Writer: Jeff Lemire
Artist: Dean Ormston
Colors: Dave Stewart
Letterer: Todd Klein
Cover: Dean Ormston & Dave Stewart
Publisher: Dark Horse Comics
Stepping back from the mystery of their imprisonment, we explore some of the hero’s personal demons.
The overarching storyline of this series has been the heroes trying to escape the small-town purgatory they’ve been trapped in for over ten years, but what Lemire has done best is showing the internal struggles of these characters. In the last issue, we got a glimpse of who may be pulling the strings in this small town, but this issue is more about personal battles.
We join Barbalien in a flashback, before being cast out of Spiral City, dealing with being a homosexual detective in an intolerant department. At first glance, Barbalien seems like a Martian Manhunter facsimile with shades of Dr. Manhattan, but Lemire gives him a richer personality through realistic problems. Showing these character’s deeper motivations has been a constant thread through this book, but this issue brings a couple of the more depressing stories to a head. He does a great job of juxtaposing Gail’s surrender to her desperation against Barb’s unwillingness to give in.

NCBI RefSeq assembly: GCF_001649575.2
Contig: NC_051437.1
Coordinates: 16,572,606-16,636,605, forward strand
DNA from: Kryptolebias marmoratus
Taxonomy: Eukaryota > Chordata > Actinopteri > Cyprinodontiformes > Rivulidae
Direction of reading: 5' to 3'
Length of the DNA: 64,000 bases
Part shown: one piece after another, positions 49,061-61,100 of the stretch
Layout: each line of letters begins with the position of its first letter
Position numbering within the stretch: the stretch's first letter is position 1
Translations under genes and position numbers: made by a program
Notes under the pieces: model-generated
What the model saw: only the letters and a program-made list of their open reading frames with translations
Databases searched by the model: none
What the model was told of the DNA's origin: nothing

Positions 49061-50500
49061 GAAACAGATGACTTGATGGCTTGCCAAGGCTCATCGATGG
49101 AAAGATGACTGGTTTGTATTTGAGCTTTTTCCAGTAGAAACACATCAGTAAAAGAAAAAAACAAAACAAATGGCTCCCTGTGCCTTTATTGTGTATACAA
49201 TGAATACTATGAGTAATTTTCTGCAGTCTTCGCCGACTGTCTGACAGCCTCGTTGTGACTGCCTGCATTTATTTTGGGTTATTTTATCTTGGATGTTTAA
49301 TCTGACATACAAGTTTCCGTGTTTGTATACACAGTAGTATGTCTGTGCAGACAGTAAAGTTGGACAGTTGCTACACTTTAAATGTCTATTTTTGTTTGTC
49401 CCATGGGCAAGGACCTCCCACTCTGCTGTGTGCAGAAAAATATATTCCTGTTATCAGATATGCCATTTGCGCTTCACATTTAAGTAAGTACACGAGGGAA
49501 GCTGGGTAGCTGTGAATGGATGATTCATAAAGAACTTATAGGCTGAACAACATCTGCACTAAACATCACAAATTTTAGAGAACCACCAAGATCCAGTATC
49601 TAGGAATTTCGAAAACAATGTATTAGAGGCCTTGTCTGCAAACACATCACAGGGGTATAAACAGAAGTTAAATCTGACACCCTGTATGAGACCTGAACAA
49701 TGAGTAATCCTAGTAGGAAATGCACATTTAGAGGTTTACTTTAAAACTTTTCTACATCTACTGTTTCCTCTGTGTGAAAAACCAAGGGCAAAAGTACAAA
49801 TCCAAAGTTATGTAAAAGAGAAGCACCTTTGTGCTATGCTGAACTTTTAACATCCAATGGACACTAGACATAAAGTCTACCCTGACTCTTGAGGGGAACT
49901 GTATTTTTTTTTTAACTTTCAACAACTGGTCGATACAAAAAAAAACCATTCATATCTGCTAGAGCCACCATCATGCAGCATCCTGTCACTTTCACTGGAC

Ormstom has been a more than suitable art choice for this book. His style falls somewhere between Lemire’s own art and Gabriel Ba’s. With Stewart on colors, this world is bleak, but still inviting. It all seems right at home in Dark Horse’s line up.
In less than a year of releases, the creators have established a living world in this small town. Each time they showed the, titular, black hammer laying unmoved near the limits of their prison, it evoked a sense of the weight these characters carry with them. It’s amazing that this title, populated by so many recognizable comic book archetypes, has been one of the most unique releases this year. While I would suggest this book to almost any reader, long-standing comic fans will find even deeper layers to this story.